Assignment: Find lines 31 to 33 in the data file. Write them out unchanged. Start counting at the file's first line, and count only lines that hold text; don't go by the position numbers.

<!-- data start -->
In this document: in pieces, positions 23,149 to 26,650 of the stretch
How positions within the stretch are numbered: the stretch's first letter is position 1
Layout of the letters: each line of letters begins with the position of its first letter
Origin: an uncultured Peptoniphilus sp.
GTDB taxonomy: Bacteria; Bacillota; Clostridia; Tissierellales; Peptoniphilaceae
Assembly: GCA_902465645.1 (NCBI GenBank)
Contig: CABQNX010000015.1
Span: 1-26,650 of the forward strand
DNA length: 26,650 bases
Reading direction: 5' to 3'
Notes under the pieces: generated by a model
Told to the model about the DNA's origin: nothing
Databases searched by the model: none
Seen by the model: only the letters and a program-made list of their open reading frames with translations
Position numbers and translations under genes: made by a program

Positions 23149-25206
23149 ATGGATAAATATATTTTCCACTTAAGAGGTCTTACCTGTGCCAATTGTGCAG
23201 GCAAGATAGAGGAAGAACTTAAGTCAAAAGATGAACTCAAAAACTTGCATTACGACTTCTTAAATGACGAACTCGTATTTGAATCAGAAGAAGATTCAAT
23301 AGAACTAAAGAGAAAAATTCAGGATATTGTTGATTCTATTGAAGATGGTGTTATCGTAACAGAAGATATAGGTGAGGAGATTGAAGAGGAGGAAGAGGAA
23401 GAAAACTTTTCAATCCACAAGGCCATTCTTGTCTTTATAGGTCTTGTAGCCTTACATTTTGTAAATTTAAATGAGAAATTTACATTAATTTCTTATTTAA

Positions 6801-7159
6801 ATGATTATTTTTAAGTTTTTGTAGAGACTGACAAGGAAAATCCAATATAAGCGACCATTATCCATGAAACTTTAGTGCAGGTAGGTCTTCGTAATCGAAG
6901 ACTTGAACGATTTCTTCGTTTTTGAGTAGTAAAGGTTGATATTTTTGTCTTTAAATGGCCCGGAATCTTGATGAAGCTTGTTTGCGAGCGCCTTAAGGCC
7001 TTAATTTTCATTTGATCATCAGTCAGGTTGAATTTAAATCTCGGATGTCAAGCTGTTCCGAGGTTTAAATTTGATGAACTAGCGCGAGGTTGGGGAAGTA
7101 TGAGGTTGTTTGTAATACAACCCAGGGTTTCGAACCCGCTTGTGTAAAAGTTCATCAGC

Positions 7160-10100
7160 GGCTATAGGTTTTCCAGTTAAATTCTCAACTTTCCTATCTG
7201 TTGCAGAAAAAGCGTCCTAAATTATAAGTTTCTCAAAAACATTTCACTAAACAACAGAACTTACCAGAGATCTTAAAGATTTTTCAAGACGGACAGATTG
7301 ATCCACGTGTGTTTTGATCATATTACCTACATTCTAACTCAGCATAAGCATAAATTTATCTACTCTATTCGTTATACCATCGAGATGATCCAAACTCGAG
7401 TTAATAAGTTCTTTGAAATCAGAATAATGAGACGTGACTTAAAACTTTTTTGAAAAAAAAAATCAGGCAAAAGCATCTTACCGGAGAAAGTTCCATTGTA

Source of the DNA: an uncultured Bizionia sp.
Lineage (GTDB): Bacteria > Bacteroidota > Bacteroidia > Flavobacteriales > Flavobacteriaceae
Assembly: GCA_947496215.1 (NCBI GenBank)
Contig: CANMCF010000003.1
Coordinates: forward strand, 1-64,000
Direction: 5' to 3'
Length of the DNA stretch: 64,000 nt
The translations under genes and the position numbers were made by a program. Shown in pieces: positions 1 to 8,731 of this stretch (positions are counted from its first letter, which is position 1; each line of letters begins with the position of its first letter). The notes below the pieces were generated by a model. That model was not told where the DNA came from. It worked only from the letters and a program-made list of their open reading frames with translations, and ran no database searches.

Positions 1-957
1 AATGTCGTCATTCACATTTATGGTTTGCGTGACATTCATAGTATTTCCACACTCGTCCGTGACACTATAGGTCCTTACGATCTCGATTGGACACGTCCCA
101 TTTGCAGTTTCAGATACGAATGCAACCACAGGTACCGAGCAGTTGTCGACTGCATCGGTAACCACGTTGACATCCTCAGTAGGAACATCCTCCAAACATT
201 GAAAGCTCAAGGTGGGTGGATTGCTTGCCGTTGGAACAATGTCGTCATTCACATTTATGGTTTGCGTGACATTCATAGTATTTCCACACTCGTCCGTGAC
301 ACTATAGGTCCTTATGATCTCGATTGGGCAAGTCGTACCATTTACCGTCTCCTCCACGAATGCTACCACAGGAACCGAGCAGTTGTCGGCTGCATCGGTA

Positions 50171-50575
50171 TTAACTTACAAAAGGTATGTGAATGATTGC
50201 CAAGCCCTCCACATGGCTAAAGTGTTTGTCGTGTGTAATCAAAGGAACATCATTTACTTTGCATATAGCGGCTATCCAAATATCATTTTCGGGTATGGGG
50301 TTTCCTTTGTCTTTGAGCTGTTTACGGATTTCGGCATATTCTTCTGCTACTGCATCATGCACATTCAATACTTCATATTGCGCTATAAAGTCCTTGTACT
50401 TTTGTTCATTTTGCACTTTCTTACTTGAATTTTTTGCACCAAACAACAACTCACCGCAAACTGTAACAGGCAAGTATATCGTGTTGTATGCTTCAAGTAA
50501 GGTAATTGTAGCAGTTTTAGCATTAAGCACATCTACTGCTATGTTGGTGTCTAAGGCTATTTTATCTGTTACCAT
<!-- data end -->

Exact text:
Source of the DNA: an uncultured Bizionia sp.
Lineage (GTDB): Bacteria > Bacteroidota > Bacteroidia > Flavobacteriales > Flavobacteriaceae
Assembly: GCA_947496215.1 (NCBI GenBank)